Q: Looking at the rest of the value chain, if you will, one of the strong points of Exelon is its big nuclear fleet. What do you see in the future for nuclear? A: It's my opinion that someday, there'll be a new generation of nuclear plants, but I don't believe that day is close at hand because natural gas is very cheap again. And I think that every analysis of the commodity markets suggests that over the next 10 years, natural gas will be cheap many more years than it is expensive. As long as that's the case, economics drives new plants to be gas-driven.
Q: Has what has happened after September 11 entered into this equation too? Have new fears of terrorism made people think twice about nuclear power? A: I think it's fair to say we've been on a trend for the past three years where more and more people have been accepting nuclear than had been the case a decade ago. I do think the events of September 11 have caused people to ask more questions again about the security of the plants and the transportation of radioactive materials. There has been some increase in questioning post-September 11. But at least to date, most of the suggestions for improved security can be met without materially affecting the economics of the existing plants.
Q: You have built a very large power-generation company by creating Exelon -- and then adding on through your other deals. But in the last year, there wasn't anything big. Is that because you've stopped looking? Or is it because you didn't find anything you liked? A: The prices were too high last year in the generation business, and we didn't find an integrated company that we wanted who wanted us. Obviously, this year, with the crash in prices of many generation companies, it's possible we will see a larger and attractive option. It's also the case, however, that my board of directors has asked us to go back and review our acquisitions to make certain we had the level of financial analysis and discipline that we should and to give them some recommendations on priorities as we go forward. We think we've been disciplined all along, but we're trying to put a capital D in that word.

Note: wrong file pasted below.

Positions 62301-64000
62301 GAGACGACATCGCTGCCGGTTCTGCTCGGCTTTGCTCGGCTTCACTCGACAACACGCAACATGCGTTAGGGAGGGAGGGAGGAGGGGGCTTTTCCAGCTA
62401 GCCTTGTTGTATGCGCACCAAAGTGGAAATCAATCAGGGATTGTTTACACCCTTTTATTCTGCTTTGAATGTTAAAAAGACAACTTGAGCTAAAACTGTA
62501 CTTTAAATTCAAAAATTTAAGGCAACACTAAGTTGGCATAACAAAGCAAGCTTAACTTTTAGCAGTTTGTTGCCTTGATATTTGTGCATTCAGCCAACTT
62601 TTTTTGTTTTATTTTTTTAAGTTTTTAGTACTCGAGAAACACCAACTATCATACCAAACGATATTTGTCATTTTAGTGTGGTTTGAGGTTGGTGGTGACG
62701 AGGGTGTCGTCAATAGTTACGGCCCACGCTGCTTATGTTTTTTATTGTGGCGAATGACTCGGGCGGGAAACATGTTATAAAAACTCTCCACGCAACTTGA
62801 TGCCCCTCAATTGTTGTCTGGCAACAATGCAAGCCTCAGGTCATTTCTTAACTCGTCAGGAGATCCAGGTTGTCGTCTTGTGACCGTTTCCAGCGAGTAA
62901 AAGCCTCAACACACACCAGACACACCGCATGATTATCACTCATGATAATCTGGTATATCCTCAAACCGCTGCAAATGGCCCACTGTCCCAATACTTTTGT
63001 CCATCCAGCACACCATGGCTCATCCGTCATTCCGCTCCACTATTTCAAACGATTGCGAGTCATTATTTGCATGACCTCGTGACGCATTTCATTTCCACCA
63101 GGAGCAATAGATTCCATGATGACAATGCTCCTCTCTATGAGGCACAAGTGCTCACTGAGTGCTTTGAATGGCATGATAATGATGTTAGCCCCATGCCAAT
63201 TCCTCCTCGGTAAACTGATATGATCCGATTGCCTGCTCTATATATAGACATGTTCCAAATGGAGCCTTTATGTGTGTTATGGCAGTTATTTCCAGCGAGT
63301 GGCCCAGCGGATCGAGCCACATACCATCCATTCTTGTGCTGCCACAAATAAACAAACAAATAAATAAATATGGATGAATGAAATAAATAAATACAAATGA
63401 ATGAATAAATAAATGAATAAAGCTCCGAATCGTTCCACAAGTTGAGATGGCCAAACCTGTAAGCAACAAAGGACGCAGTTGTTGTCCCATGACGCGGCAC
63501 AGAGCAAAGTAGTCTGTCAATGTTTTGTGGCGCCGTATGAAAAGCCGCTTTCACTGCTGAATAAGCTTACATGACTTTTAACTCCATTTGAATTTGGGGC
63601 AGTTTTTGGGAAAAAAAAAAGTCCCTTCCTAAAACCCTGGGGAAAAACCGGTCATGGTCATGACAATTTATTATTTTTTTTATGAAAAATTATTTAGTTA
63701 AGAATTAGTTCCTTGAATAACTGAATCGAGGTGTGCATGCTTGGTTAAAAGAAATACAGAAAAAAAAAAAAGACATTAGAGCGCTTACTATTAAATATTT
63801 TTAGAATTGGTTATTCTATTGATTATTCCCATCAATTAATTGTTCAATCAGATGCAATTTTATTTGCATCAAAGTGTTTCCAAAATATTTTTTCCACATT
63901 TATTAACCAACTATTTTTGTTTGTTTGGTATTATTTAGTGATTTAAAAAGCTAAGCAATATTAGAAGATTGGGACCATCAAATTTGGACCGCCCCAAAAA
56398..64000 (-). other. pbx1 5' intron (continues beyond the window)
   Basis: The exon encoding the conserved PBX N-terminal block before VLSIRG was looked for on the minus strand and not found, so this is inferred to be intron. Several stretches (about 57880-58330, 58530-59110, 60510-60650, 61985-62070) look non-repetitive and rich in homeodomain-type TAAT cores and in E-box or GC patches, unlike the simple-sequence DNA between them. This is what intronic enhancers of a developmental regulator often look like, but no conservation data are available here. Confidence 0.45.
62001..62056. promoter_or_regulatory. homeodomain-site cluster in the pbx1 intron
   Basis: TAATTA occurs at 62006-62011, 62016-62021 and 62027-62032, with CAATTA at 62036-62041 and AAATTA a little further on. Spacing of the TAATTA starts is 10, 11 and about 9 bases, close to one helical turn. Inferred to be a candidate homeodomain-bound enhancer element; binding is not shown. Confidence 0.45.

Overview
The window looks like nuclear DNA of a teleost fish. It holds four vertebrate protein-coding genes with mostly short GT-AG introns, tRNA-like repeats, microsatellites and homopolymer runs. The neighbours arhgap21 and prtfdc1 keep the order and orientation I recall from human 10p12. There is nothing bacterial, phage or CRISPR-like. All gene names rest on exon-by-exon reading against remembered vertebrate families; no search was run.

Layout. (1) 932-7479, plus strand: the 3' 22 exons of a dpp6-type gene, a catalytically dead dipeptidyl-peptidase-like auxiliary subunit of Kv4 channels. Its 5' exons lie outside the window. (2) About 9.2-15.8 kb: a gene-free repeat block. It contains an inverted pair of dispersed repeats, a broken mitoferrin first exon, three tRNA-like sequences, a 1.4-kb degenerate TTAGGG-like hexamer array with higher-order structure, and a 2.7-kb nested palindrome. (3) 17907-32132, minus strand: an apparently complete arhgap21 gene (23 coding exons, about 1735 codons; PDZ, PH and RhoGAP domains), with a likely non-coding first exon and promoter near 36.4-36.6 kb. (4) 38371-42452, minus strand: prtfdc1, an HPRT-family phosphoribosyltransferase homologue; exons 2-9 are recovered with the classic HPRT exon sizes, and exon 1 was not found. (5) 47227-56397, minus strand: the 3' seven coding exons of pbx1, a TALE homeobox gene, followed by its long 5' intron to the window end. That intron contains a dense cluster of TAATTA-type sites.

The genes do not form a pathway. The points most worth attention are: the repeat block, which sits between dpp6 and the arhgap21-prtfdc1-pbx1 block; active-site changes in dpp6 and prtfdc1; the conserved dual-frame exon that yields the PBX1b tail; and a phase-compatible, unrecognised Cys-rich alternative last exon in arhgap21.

Q: Is that post-Enron related? A: It's post-Enron. It's a recognition that the marketplace isn't changing as fast as we thought. It's a recognition that wholesale power prices are very low at the moment. This is a good time to recognize that capital is very precious and to use it accordingly. We're not alone. The larger issues of Enron affect all of Corporate America. They're causing everybody to look more sharply at the quality of their balance sheet, to emphasize the fundamentals more than growth. We have a very good balance sheet compared to most of our neighbors. I'm a very conservative fellow and wouldn't have been allowed into the clubs that Enron belonged to anyway.
Q: On another topic, your co-CEO, Corbin McNeill, said he would be leaving the company earlier than originally planned. What was the reason for that? A: I'm not able to comment on every reason, but the essence of it was that Corbin and the board decided that it was time for one CEO. Corbin and I both feel that we did something pretty remarkable by putting two companies together and then working together for 16 months. But co-CEO situations are very challenging, and Corbin and the board decided that it was time to go ahead with a different structure.
Q: And what are you seeing in the economy? A: We thought we saw a swallow last month. We don't know if it's a harbinger of spring or simply a poor lost bird. We don't see any very dramatic improvement, but at this point, we don't see any further weakening, and we hope there just might be a little sunshine.
MARCH 3, 2002
Edited by Beth Belton
Get BusinessWeek directly on your desktop with our RSS feeds.